As proposed, acquisitions of over $10,000 would have to have been accomplished by written competitive quote. This proposed requirement was based on the FAR and OMB Circular A-110, each of which require that requests for quotes clearly identify the salient characteristics of the property to be acquired, as well as the basis for evaluating quotes and selecting a source. LSC received comments suggesting that the requirement for three written quotes could be relaxed or otherwise redesigned to allow recipients greater flexibility in competing and completing procurements. In this area, a few commenters suggested the language of this section take into account the increasing use of catalogs and internet sites in procurement.

LSC agrees with these commenters that LSC could make changes to provide more options to recipients while still meeting LSC's objective that recipients seek to obtain competitive prices on the items they acquire. An as initial matter, LSC notes that, even as proposed, the use of electronic media would have been permissible to secure written quotes. However, LSC believes that this section was susceptible to improvement beyond simply making this point more explicit. Accordingly, section 3(a) has been significantly revised to require a Start Printed Page 47692recipient to consider competitive quotes from at least three potential sources for the property. Under the revised language, a recipient may make individual requests for quotes and/or may use quotes listed in suppliers' online or printed catalogs, posted on electronic websites or contained in other publicly available materials.

Individual item acquisitions of over $10,000 will have to be approved in advance by LSC. This includes acquisitions made to replace already-existing property, the original acquisition of which LSC may have approved at a prior point in time. Consistent with previous LSC guidance, requests for prior approvals will have to include a justification stating the need for the acquisition, a brief description of the property to be acquired and a description of the acquisition process used, including the quotes received by the recipient.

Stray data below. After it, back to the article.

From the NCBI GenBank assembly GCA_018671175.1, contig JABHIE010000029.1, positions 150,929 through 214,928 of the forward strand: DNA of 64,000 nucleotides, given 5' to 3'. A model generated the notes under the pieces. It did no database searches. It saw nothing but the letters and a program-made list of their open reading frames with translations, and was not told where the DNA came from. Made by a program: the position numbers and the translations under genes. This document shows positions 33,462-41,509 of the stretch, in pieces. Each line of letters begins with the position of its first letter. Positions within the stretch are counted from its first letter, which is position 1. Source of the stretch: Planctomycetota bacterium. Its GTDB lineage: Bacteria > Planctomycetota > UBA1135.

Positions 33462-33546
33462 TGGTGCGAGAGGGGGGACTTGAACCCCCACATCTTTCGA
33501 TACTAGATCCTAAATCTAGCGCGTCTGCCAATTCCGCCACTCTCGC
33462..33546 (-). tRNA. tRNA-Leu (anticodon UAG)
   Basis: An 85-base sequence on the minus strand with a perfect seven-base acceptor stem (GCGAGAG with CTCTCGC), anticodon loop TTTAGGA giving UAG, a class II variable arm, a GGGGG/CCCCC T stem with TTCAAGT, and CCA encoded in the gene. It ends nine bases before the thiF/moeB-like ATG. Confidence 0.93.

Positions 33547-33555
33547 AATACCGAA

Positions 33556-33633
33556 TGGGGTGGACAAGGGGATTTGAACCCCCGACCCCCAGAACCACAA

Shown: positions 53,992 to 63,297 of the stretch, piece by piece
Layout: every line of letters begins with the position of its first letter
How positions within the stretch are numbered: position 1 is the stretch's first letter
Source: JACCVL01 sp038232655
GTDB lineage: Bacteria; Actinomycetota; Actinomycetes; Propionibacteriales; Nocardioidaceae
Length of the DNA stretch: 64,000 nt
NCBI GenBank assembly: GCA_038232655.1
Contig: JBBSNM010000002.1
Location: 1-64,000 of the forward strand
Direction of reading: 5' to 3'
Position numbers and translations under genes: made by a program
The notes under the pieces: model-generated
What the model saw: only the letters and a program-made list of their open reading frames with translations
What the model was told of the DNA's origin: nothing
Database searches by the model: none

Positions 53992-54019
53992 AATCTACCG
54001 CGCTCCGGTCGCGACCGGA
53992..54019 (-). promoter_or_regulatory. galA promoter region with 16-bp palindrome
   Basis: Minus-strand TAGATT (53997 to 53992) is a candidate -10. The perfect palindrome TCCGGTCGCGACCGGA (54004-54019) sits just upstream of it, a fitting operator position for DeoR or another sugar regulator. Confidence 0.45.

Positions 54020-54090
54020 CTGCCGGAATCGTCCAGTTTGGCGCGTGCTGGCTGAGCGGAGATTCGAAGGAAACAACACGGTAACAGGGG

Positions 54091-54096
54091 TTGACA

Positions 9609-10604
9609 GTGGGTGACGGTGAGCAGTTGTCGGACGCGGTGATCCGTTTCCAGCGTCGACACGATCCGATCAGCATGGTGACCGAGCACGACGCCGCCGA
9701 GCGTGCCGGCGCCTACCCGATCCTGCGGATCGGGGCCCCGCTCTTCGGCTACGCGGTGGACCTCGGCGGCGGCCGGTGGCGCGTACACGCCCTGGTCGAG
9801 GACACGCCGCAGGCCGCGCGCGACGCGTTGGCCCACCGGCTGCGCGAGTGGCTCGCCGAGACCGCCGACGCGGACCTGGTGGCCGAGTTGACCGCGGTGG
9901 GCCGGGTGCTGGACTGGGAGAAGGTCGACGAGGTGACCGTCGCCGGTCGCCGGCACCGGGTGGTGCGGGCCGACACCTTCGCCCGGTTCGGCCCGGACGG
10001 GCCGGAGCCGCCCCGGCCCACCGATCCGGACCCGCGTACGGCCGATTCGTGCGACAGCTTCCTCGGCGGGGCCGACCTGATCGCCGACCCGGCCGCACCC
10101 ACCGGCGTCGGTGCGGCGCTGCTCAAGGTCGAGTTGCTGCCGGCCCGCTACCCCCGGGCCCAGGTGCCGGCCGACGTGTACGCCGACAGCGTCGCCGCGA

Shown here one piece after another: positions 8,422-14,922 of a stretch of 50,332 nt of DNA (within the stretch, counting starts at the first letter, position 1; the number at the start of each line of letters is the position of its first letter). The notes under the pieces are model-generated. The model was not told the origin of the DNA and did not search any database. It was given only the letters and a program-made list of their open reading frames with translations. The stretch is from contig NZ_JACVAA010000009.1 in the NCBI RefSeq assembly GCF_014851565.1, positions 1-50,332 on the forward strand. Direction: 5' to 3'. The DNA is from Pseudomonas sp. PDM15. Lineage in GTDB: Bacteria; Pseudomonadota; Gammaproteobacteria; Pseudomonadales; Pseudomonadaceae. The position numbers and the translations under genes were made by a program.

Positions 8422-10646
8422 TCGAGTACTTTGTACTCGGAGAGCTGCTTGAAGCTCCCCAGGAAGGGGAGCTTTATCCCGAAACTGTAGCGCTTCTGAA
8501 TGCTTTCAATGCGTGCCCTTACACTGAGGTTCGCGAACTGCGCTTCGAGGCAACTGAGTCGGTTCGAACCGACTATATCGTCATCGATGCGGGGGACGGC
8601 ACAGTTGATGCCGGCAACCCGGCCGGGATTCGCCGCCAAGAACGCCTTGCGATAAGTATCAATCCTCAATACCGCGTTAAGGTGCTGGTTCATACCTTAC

LSC has added language to this section to allow a recipient making a grant application to include a prior approval request in the grant application. The provision specifies that any such request must identify the particular item proposed to be acquired and include a justification which complies with the requirements of this section. In such a case, the grant approval will serve as the notice of the approval of the acquisition request. LSC believes that this will save time and effort for recipients, particularly (but not exclusively) those seeking funds under the Technology Grants program, who know that they intend to acquire a large individual item with the grant funds for which they are applying. Thus, by allowing a recipient to include the prior approval request in the grant application instead of having to make a separate request once the grant is awarded, LSC hopes to lessen the burdens on recipients, while still ensuring compliance with the requirements of Part 1630. Any prior approvals granted in this manner would, like all grants, be conditional upon the availability of the grant funds, and like app prior approvals, be subject to the duration requirements of 45 CFR 1630.5(c).

Other comments LSC received on this section noted concerns about situations in which exceptions to the basic policy would be necessary. LSC notes that the procedures permit sole source acquisitions if circumstances prevent requesting competitive quotes. In such cases, recipients would have to document the reason(s) for conducting the acquisition on a sole source basis. LSC believes that this language is sufficient to alleviate concerns in this area. This is particularly so in light of the fact that the language reflects current LSC policy, which has worked well up to this point.

In addition, as discussed above, several commenters suggested that the PAMM not apply to leases of personal property, and these commenters, accordingly, suggested amending this section. For the reasons discussed above, LSC is retaining the requirement that leases of personal property be subject to the PAMM. Therefore, references to leases in this section are retained as proposed.

Section 4—Acquisition Procedures for Real Property